All puffed up and of no mind to endure trespassers, this Indigo Bunting stood his ground along the Ozaukee Interurban Trail in Mequon. It was an hour after sunrise on the 4th of July and he was guarding his small patch of woody, swampy land called home.
The peace and pace of the early morning was about to change though. I doubt he understood how or when.
Fireworks were in his future.
Try to imagine the stresses a bird feels shortly after retiring for the night when fireworks start exploding.
The sun goes down... fireworks go up?
The fireworks came later.
For now, he faces a more immediate challenge. Looking southward down the bike trail he sees bicycles heading his way.
The holiday brings bike traffic ten times its normal rate passing through his home territory.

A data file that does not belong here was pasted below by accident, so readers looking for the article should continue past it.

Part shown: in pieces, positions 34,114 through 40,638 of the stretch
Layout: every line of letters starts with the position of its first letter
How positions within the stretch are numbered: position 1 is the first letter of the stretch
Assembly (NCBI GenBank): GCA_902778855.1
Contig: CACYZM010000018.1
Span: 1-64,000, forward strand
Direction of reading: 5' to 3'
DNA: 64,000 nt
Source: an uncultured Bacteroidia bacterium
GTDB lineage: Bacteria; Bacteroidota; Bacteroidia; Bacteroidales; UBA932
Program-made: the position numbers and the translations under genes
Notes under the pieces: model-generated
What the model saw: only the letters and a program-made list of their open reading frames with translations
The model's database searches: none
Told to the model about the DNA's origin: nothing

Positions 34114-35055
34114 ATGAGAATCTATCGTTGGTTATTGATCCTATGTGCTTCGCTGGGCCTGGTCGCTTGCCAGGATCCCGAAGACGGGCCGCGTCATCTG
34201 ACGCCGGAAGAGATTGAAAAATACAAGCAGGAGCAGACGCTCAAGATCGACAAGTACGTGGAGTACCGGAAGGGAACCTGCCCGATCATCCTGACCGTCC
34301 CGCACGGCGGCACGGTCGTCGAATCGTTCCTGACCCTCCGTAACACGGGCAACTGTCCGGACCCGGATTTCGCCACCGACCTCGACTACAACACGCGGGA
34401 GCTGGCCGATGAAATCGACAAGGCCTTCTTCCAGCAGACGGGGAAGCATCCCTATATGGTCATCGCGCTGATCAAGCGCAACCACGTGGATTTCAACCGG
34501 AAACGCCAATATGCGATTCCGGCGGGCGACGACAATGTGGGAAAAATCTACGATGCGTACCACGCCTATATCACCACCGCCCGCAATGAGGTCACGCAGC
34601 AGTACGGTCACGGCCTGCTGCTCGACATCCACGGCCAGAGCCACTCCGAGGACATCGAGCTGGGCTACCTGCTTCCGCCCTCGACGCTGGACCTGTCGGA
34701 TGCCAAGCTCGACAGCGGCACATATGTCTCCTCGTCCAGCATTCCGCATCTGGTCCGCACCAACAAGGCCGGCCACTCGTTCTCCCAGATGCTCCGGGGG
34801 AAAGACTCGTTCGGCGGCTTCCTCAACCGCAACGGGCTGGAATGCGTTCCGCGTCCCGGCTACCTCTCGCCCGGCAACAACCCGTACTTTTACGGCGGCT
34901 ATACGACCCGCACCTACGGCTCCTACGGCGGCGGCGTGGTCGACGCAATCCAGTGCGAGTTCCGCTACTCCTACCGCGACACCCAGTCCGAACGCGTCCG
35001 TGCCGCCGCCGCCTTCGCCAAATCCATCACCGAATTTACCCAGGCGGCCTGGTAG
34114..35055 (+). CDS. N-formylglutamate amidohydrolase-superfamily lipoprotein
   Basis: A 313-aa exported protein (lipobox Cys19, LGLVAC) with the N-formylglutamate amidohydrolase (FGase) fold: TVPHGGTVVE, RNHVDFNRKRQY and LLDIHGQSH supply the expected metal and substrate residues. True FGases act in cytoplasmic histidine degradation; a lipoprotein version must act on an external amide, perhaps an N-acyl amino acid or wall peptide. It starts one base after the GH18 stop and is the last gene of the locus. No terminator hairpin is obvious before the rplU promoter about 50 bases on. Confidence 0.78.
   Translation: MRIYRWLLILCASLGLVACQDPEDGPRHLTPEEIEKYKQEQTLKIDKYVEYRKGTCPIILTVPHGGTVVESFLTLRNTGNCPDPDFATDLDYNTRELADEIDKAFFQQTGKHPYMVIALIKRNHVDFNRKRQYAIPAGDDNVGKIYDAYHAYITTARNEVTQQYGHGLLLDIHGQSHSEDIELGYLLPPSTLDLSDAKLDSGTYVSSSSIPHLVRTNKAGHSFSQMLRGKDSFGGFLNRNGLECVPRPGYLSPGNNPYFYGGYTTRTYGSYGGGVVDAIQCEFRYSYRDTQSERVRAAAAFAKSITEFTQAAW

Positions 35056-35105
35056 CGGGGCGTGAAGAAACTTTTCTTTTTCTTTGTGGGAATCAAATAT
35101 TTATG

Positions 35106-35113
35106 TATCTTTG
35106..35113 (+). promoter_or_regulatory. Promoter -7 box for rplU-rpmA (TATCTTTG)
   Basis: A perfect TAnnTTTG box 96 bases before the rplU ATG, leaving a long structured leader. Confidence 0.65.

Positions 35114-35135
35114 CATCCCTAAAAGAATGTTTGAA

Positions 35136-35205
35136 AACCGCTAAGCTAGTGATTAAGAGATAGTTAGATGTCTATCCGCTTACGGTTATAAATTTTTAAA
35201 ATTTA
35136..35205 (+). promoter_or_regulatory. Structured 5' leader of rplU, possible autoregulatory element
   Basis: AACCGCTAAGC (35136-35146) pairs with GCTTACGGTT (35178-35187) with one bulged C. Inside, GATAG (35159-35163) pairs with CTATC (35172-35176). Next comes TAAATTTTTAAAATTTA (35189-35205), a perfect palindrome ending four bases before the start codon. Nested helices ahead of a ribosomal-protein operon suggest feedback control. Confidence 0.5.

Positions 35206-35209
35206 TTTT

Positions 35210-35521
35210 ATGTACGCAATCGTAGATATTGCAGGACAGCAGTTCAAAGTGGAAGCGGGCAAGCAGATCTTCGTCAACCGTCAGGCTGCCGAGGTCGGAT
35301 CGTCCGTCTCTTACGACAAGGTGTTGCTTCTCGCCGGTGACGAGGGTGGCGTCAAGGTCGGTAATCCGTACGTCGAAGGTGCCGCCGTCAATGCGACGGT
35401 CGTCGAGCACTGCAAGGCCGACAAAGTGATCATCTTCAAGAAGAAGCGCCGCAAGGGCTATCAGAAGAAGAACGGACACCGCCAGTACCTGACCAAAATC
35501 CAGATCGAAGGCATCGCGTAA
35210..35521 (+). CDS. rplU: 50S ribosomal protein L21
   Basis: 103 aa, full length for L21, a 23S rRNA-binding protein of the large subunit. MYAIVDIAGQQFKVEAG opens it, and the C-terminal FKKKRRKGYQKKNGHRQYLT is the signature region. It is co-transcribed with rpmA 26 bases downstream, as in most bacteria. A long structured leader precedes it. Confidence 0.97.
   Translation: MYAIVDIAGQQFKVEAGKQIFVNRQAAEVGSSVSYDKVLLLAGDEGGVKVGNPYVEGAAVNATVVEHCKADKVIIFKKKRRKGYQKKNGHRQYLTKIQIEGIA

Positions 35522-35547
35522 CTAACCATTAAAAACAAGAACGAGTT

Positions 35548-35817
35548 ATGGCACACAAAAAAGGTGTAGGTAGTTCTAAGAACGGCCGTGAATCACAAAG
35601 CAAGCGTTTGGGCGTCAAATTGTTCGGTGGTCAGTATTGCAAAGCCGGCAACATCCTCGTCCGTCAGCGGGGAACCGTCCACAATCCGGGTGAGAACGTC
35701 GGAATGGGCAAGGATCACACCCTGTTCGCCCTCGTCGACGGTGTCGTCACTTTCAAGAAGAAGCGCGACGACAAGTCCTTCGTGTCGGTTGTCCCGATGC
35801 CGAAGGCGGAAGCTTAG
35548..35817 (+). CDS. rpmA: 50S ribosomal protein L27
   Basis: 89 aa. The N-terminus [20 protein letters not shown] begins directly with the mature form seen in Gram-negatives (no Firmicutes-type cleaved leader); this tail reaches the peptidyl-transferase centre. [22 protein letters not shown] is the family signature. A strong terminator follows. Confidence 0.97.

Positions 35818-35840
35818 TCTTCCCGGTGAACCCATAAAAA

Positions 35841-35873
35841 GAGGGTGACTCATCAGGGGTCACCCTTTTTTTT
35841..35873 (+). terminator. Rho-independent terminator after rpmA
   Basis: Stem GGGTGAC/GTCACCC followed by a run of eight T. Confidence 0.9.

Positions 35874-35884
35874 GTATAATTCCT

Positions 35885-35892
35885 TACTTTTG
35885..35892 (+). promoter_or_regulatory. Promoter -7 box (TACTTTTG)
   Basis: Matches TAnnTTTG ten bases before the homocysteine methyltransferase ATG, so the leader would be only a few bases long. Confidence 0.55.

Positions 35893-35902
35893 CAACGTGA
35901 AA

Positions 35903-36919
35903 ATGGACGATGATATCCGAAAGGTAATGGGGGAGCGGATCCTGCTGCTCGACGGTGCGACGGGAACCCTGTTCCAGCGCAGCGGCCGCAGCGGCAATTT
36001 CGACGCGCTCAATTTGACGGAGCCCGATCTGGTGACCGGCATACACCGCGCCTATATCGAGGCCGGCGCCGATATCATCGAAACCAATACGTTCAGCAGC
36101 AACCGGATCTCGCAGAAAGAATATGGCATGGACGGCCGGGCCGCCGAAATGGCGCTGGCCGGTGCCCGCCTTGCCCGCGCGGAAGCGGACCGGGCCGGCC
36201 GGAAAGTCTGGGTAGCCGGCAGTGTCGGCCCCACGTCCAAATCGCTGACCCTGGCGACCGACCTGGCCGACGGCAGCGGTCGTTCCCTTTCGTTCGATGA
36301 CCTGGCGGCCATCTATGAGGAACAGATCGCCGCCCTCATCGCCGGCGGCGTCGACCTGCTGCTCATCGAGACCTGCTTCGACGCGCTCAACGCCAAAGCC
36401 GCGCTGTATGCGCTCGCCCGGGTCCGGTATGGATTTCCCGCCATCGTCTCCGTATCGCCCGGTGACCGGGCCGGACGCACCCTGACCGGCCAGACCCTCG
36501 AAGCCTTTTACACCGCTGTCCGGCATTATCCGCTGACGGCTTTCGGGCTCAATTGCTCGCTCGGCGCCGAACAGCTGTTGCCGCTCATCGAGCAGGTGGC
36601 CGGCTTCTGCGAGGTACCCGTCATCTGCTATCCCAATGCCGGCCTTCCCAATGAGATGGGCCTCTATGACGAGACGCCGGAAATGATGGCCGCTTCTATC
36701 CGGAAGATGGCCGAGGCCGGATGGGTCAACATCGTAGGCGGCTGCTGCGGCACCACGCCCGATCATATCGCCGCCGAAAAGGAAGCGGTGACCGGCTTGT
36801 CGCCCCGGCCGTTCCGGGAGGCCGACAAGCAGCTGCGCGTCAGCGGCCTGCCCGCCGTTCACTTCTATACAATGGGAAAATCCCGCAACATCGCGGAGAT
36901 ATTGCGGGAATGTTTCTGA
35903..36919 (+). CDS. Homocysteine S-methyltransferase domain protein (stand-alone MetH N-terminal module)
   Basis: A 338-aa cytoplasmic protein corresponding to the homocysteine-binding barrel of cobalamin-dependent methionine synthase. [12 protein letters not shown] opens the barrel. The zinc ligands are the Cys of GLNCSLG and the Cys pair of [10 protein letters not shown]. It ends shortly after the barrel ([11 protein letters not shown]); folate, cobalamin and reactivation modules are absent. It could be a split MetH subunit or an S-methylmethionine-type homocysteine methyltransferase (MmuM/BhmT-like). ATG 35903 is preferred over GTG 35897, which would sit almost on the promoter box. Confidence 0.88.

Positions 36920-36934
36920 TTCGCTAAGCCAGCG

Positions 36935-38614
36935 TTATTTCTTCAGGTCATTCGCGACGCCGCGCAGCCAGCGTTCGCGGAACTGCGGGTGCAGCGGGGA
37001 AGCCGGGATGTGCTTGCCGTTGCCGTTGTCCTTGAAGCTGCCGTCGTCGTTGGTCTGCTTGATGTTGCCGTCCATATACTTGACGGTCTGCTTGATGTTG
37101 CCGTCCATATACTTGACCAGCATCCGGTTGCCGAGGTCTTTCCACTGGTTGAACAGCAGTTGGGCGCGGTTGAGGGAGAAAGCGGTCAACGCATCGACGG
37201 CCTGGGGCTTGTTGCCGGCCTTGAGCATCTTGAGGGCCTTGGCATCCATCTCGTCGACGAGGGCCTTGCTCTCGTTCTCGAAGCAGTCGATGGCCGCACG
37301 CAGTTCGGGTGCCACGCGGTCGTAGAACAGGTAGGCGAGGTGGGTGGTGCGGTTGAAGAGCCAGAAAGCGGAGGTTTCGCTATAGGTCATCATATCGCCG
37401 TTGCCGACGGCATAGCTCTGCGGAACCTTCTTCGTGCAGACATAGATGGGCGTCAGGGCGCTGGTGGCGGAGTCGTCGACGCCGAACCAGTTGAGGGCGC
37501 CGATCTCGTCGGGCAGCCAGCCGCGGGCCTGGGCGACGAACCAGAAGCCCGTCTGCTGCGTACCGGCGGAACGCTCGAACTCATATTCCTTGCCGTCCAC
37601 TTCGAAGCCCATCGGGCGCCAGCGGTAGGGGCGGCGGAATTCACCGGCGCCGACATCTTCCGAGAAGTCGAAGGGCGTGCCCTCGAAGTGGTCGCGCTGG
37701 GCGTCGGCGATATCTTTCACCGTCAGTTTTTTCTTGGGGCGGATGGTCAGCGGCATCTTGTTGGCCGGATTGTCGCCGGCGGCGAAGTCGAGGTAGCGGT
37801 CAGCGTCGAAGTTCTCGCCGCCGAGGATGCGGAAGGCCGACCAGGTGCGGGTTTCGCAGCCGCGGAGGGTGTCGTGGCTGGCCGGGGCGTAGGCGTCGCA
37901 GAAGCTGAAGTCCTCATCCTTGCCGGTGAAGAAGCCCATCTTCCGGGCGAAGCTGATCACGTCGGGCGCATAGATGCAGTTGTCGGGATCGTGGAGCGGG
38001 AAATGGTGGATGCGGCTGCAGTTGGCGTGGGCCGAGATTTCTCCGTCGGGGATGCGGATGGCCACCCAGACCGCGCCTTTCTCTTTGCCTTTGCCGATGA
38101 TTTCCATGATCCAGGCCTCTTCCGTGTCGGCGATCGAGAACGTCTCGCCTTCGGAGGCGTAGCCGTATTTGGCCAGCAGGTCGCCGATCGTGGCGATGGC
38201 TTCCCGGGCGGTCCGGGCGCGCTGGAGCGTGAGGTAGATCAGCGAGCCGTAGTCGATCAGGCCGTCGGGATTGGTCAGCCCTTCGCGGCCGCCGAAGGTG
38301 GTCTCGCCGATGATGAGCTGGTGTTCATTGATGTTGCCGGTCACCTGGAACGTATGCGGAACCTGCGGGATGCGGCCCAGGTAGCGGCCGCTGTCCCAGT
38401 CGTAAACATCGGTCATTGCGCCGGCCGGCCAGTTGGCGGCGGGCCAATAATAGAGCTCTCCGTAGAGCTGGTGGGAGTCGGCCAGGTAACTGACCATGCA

His stress level is rising.
To my knowledge an Indigo Bunting has been at this corner of the bike trail since at least 2012. I can't say this beautiful bunting is that same bird, but it could be. The oldest recorded Indigo Bunting was 13 years and 3 months old when banded and recaptured in Ohio.
The Fourth of July is a stressful time for many animals. Many household pets try to hide from fireworks noise.
But where does a bird go to get away?
He can turn his indigo back to the problem, maybe, but that is about all he can do.
Credits: Cornell Lab of Ornithology, All About Birds